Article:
Being a True and Telling Record of the Last Days of Varius Avitus Bassianus, Antoninus iv, 24th Imperator of Rome.
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Alone meant a different thing to an Emperor than to an ordinary man.
When Elagabalus said that he was going somewhere alone, what he really meant was that he was forming a river of attendants, guardsmen, slaves, and courtiers behind him. Like flies around rotten meat, they hovered around him. Always fighting for attention. Always asking for some favor or another.
Most of the time, Elagabalus simply accepted their omnipresence in the life of an Emperor. He lived with them as a veteran might live with an old wound. Painful as it was, what could he do about it?
However, there were times when Elagabalus demanded solitude, true separation from the demands of his Empire.

Most of his day had been eaten up by a ritual at the Temple of Aelagabalus. Perhaps because of his devotion, the dusk was marvelous. The sun, fat and golden, sunk slowly into the hills beyond Rome. Striking the gold of the Flavian Palace, it turned the domes into miniature suns. Praetorian spear-tips became a fiery forest of silver tree-tops.
Elagabalus was buried as far from the sun as one could get.

Deep within the labyrinth of the Palace, he wandered alone through rooms forgotten by time. No true map of the Palace existed anywhere. Since its conception, each new Emperor had constructed his own sections of the palace. Corridors were torn down to make space for gardens. Rooms were uprooted to serve as the basis of spires. Rag-tag towers cascaded down the Palatine hill, falling into the Forum like boulders into the sea.
When Elagabalus heard the footsteps, he assumed it was the guards. Echoed by the carven-like architecture of the Old Wing, they sounded like a troop of Praetorians at march. It was, in fact, only a single man.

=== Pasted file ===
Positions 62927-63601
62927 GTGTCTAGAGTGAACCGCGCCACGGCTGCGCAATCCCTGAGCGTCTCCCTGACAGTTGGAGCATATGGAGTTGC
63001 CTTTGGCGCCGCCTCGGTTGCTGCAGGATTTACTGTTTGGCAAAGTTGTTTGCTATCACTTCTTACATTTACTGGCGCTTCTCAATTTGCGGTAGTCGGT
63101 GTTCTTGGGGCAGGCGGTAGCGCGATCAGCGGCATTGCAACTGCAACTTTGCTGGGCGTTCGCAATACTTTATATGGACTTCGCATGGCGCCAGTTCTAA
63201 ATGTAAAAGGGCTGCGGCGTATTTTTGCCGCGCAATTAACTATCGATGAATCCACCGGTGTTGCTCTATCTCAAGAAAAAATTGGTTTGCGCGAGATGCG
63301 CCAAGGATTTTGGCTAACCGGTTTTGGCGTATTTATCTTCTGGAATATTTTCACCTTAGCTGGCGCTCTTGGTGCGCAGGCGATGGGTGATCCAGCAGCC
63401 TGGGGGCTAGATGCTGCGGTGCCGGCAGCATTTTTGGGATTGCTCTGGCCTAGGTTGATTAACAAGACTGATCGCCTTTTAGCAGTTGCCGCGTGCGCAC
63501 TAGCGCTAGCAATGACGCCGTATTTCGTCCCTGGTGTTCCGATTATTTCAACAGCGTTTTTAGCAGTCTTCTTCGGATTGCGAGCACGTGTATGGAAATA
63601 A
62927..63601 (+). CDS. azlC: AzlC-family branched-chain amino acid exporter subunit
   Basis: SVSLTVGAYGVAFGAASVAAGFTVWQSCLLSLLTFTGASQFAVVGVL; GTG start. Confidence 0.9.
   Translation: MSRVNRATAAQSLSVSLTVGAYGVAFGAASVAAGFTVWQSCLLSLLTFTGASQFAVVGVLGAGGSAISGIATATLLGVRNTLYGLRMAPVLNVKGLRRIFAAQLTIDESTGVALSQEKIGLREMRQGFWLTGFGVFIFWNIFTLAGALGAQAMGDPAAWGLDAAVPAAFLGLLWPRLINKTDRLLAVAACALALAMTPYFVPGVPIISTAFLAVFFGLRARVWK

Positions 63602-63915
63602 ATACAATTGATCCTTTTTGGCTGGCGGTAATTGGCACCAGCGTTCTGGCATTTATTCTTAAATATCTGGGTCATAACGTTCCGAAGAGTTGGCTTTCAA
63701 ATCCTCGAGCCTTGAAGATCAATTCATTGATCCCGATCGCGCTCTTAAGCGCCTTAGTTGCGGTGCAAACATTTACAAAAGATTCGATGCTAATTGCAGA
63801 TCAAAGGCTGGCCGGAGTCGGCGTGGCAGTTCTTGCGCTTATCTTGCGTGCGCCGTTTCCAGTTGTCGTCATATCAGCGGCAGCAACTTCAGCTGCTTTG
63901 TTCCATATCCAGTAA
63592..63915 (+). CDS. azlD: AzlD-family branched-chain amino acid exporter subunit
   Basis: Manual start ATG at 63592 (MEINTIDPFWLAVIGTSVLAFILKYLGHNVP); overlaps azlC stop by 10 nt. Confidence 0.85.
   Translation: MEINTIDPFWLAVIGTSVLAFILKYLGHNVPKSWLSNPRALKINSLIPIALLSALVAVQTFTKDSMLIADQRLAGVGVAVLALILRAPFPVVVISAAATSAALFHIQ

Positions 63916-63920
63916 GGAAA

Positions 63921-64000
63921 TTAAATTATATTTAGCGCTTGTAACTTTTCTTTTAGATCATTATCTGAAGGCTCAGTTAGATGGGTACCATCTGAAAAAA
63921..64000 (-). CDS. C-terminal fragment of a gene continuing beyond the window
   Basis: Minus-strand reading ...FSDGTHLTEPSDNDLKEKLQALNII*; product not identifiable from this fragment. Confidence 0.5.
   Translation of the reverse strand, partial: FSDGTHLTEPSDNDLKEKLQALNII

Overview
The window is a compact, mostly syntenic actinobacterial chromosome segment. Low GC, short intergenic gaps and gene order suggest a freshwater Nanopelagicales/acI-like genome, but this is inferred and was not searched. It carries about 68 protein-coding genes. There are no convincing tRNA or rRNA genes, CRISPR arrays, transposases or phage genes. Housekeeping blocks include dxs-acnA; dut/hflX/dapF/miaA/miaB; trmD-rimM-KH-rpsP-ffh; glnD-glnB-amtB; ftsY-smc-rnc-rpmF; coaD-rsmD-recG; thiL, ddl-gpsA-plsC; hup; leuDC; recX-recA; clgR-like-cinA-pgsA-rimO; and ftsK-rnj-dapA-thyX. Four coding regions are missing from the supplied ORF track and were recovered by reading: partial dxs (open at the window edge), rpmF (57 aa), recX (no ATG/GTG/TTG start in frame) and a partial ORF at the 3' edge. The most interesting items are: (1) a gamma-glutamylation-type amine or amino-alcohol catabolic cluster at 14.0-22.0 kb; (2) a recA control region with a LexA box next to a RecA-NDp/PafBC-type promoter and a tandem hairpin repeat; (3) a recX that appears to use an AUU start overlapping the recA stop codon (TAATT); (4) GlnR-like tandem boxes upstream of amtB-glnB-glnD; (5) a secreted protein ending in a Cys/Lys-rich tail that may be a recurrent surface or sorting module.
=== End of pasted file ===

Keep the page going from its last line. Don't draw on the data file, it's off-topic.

“I thought I might find you here.” Youthful Hierocles said, grinning like a mad-man. Hierocles’ cheerful disposition was one that Elgabalus typically found contagious. Now, he barely raised his head in acknowledgment. Undeterred, Hierocles strode forward. He said, “I hope you haven’t sunken into one of your moods again. You know I find them dreadfully boring.”
“Do you?”
Hierocles stood beside his lover. His hand slid snake-like onto Elagabalus’ shoulder. “Something’s got into you. I’m determined to find out what.”
“Are you?”
“Yes!” Hierocles exclaimed. “Yes I am, and I don’t have any intention of letting you sulk on your own. So if you want to be rid of me, start speaking.”
Elagabalus was silent for a moment. Then he said: “What is Rome?”
“Rome?” Hiercocles asked. “A city? Elagabalus, you know I have no taste for philosophy.”
Elagabalus paused, considering his words carefully. “Rome is an ideal. Rome does not exist. Not at least as the people imagine it. To them, Rome is a perfect city. Rome lives in the majesty of the Pallice. A Pallice now in perpetual decay.”
“So let it be an ideal,” Hierocles said, carelessly. “Let the people believe whatever they wish.”
“Even if they are believing a lie?”
“A lie?” Hiercocles did not seem to understand. Elagabalus explained it with a sigh, gesturing around the chamber with a hand. “Take the Palace. It was grand, once. It was the envy of the entire world, just as Rome was. Look at it now. Tell me what you see.”
Hierocles was hesitant. Speaking ill of the Emperor was liable to end up with you crucified along the Appian Way. After a careful moment of consideration, he said: “I see a palace greater than any in Rome.”
“Greater?” Elagabalus gave a bark of mirthless laughter. “Larger certainty, but greater? I’ll tell you what I see. A great mess of a Palace. One that has grown fat on stolen gold, and now is too big for its own good. Just as Rome has! We have become decadent, overfed on our victory.
“Yet no one admits it. No one calls the Palace hideous or Rome overgrown. Why?”
Hierocles’ shrug suggested pallid agreement. “Perhaps they find it easier to live in a dream. Are you such a cruel ruler that you would wake them?”
Elagabalus had no answer to that question. The silence between them was thick as smoke. Hierocles stood and took himself from the chamber. His footsteps faded slowly, until their echoes disappeared completely.
“If Rome is nothing more than a dream, then what does that make its Emperor?” Elagabalus asked aloud. With heavy eyes, which he cast about the chamber, he searched for some answer in the faded frescos of men long dead.

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